Inspection of the cyst cavity revealed an area of air leak; further inspection revealed that the cyst was communicating with main bronchus and the trachea [Figure 4]. We planned to suture the ectocyst with absorbable sutures endoscopically to minimise the air leak, but we had to complete the procedure by a mini thoracotomy incision because of transient drop in oxygen saturation and increase in airway resistance. 100 ml of 10% povidone iodine solution was instilled in the pleural cavity and retained for 10 minutes to prevent pleural, as well as, port site recurrence. At the completion of surgery an intercostal drainage tube (ICD) was put in place and connected to under water seal drainage system. Patient made an uneventful recovery and ICD was removed on the second postoperative day and he was discharged on the third postoperative day. Albendazole was continued for three months, and the liver function assessed monthly has remained within normal range.

At three-month follow-up visit, patient complained of abdominal pain and fever, ultrasonography and computer tomography showed no regression in size of liver and splenic hydatid cysts. Hence, we operated laparoscopically using four 5 mm ports, with the same principle of suction connected needle aspiration, povidone iodine instillation, and endocyst removal using medium pressure 5 mm suction cannula, and hydatid cysts of right lobe of liver and spleen were removed [Figure 5] and [Figure 6], in the same session. The child made an uneventful recovery and was discharged after the second day of surgery and was continued on oral albendazole therapy for further three months, under monthly liver function test assessment.

We have followed up the patient, every three months, for 18 months now. Clinical examinations and X-ray chest and ultrasonography of abdomen were done at each visit and were normal. We further plan to follow-up this patient at one-year interval by clinical examination, x-ray chest and ultrasonography of abdomen for five consecutive years to look for any new or recurrent lesions.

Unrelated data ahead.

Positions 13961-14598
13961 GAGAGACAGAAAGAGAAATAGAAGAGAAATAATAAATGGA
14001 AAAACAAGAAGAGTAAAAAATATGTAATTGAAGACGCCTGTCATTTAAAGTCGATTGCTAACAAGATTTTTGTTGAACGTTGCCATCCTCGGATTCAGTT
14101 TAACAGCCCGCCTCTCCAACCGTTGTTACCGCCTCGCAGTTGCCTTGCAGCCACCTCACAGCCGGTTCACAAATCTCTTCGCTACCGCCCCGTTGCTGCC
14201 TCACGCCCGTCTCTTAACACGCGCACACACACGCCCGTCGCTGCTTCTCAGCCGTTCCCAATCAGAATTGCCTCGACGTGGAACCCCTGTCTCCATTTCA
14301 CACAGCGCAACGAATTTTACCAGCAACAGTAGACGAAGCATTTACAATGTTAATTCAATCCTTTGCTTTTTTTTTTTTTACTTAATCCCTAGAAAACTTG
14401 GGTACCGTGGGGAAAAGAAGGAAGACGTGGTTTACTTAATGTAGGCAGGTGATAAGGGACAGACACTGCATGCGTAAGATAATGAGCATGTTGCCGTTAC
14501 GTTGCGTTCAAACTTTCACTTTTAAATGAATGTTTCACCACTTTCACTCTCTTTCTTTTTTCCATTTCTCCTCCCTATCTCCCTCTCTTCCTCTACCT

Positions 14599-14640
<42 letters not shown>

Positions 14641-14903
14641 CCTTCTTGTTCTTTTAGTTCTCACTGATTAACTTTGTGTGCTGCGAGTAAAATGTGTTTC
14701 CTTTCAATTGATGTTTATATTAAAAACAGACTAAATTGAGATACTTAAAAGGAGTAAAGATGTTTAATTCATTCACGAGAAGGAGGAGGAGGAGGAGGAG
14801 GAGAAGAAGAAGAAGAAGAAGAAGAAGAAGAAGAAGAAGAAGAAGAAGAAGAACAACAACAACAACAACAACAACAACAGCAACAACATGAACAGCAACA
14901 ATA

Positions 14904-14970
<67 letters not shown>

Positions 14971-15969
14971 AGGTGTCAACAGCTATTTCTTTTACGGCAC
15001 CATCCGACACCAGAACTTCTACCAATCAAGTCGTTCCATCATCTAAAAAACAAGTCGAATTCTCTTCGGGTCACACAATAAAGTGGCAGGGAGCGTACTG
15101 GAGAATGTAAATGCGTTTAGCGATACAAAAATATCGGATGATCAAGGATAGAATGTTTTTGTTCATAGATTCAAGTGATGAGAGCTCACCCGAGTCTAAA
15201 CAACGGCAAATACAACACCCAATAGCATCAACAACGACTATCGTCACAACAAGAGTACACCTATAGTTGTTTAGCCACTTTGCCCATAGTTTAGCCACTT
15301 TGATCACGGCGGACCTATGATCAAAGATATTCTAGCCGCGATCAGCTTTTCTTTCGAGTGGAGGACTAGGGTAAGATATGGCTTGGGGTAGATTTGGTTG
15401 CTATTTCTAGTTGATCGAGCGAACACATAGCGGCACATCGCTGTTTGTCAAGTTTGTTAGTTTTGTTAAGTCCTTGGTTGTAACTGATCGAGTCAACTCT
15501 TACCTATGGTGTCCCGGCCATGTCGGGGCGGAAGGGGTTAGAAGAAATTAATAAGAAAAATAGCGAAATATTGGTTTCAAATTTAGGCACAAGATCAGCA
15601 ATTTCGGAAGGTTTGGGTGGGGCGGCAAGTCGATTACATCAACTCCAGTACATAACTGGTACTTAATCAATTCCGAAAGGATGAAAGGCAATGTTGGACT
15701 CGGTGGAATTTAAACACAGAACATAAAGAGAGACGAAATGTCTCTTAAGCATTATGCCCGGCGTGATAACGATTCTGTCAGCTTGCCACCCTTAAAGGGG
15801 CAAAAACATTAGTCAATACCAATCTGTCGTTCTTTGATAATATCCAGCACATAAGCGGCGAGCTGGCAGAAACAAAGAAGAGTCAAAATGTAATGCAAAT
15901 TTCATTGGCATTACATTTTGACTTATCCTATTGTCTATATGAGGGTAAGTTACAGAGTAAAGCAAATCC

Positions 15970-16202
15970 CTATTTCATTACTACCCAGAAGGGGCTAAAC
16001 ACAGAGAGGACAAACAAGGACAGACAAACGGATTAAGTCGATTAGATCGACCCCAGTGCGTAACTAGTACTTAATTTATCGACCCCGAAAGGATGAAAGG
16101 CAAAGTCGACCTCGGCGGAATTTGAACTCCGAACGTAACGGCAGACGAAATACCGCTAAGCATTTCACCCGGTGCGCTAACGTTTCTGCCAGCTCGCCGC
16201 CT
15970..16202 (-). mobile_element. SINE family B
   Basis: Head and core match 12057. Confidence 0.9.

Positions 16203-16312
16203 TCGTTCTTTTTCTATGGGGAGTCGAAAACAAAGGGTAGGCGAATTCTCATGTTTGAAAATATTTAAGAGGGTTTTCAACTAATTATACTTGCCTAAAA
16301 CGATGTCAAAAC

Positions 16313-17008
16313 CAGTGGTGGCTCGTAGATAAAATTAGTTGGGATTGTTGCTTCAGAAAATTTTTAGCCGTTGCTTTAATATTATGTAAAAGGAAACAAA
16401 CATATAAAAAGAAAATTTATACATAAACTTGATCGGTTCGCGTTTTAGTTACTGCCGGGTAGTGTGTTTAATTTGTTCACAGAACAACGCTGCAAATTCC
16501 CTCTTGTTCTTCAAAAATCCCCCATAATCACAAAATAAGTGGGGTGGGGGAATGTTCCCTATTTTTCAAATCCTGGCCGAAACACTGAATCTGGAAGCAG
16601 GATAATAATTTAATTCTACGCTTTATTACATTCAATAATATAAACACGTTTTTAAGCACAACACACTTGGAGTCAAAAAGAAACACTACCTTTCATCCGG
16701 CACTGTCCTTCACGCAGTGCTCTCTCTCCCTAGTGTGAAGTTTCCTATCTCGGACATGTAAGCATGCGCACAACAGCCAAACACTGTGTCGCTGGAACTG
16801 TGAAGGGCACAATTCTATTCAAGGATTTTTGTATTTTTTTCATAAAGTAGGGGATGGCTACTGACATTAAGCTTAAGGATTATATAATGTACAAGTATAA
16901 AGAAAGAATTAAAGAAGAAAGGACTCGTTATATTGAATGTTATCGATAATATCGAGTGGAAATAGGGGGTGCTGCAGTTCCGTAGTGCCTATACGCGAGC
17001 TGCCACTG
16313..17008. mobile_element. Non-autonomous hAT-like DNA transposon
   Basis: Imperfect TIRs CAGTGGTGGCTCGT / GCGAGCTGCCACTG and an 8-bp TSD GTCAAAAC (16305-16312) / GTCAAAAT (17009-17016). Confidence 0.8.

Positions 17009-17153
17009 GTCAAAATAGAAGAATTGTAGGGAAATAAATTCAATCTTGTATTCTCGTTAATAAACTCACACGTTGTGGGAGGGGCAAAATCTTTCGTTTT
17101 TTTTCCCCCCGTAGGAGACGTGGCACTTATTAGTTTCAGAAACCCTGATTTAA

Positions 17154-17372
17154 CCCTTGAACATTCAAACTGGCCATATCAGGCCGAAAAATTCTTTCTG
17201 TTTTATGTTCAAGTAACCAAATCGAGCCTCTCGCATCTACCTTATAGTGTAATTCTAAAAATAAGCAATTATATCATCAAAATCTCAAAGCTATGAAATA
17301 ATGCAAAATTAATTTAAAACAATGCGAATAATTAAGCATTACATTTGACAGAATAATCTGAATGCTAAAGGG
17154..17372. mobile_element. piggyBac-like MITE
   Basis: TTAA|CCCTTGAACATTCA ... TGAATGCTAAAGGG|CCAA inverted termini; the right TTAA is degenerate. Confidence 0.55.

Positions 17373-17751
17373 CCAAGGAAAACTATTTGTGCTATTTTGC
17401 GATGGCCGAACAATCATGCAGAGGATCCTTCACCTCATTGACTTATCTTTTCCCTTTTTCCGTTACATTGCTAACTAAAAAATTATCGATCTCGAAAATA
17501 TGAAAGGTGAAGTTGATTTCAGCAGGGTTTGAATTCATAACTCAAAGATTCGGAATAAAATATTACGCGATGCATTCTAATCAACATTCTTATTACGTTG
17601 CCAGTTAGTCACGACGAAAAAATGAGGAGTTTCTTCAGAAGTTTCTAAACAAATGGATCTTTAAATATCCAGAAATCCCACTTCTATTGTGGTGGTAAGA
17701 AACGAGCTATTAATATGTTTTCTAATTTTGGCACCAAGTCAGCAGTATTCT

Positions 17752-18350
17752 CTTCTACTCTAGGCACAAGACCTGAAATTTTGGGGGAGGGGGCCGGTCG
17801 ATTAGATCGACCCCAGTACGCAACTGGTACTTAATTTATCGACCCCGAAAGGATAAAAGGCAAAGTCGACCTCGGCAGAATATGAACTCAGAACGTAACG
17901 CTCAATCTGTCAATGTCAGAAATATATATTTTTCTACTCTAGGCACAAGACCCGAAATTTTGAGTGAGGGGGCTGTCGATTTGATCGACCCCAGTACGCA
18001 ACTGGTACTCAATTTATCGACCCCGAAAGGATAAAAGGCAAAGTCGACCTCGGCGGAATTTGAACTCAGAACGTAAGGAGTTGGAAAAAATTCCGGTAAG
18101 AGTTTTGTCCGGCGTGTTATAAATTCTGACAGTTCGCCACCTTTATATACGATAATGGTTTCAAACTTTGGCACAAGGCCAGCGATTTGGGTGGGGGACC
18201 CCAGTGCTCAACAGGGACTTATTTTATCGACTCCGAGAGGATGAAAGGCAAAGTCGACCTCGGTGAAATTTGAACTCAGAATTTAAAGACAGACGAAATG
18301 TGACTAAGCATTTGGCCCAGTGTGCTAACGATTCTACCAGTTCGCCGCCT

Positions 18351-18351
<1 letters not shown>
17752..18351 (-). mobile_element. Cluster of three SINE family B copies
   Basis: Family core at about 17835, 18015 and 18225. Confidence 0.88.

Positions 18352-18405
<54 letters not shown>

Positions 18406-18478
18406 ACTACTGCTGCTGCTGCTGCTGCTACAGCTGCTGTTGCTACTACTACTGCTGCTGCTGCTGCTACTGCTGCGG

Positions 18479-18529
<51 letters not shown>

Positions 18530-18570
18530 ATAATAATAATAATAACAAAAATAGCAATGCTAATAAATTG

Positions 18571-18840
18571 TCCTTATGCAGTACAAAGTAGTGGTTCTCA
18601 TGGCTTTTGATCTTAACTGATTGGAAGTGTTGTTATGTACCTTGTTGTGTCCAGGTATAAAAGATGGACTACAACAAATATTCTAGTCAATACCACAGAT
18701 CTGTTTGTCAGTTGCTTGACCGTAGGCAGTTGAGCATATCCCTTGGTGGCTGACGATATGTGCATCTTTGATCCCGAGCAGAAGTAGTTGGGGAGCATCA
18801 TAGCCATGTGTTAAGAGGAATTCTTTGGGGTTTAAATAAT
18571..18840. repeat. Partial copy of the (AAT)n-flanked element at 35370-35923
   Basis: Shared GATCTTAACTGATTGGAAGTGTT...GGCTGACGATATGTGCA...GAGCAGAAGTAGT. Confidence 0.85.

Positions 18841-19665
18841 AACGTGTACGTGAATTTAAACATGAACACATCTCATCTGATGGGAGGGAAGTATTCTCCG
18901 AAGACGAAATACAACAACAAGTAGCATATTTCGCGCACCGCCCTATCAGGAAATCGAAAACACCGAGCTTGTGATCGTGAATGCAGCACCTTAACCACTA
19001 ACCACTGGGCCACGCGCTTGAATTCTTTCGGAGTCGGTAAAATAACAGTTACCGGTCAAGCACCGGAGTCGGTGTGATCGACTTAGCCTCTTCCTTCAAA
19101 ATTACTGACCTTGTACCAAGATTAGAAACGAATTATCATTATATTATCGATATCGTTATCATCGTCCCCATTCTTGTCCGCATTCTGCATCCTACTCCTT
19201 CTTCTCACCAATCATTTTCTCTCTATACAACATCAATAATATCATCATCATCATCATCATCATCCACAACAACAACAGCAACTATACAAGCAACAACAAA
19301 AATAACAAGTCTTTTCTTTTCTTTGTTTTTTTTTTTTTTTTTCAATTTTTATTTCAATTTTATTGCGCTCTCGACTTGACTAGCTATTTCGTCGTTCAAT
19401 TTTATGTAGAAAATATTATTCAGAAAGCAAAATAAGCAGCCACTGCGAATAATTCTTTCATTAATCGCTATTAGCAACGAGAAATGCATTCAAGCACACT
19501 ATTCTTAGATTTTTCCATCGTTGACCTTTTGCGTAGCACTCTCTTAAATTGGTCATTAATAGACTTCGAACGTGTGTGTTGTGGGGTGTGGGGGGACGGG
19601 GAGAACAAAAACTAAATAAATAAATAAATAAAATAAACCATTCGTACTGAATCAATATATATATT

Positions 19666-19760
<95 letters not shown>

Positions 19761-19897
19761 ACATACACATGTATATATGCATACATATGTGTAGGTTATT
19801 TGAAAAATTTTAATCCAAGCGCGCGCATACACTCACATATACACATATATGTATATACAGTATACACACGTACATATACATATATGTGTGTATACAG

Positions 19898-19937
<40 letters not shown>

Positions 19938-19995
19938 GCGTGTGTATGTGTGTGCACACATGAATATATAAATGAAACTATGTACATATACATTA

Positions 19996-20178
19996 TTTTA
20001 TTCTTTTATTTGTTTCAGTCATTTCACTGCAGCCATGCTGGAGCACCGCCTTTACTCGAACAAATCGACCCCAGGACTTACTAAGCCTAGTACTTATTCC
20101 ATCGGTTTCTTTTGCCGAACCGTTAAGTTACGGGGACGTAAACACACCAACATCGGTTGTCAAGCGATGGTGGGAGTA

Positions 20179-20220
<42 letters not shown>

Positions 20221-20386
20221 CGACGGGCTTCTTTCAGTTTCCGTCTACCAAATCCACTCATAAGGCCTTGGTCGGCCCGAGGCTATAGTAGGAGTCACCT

Discussion Top


Review of literature has revealed that simultaneous involvement of multiple organs by hydatid cyst is quite rare in paediatric age group with only few reported cases. [2],[3],[4] Although response to nonoperative modalities is better in paediatric age group with liver and spleen hydatid cysts, with many large series reporting successful percutaneous treatment. [6],[7],[8],[9],[10],[11] But, in cases of lung hydatid cysts, due to inconsistent response, longer hospital stay, and associated complications to the medical therapy and percutaneous techniques, [12] surgery appears to be the main stay of therapy, with consensus on organ preservation, [13],[14],[15],[16],[17] for most of these cases. Oral albendazole is recommended in all patients at a dose of 10 mg/kg/day and should be continued for three months in postoperative period to decrease the chances of contamination and recurrence. [15] The role of video-assisted thoracoscopic [14],[18] surgeries for pulmonary hydatid and laparoscopic [19],[20] surgeries for liver hydatid is well documented; however, we could not find any reference on laparoscopy for spleen preserving surgery for hydatid disease in paediatric age group. Most of the special instruments and techniques for minimal access hydatid surgery is based on the common principle of puncturing the cyst with instruments attached to suction apparatus [20] , so as to eliminate the risk of intraoperative contamination.

Thus, we conclude that minimally invasive organ preserving surgery is safe and effective option for management of multiorgan hydatid cysts.

 
   References Top

1.Blanton R. Pulmonary echinococcosis. In: Mahmoud AA, editor. Parasitic Lung Diseases. Vol. 101. NY: Marcel Decker Inc; 1997. p. 171-89.  Back to cited text no. 1      
2.Iyigun O, Uysal S, Sancak R, Hokelek M, Uyar Y, Bernay F, Ariturk E . Multiple organ involvement hydatid cysts in a 2-year-old boy. J Trop Pediatr 2004;50:374-6.  Back to cited text no. 2  [PUBMED]  [FULLTEXT]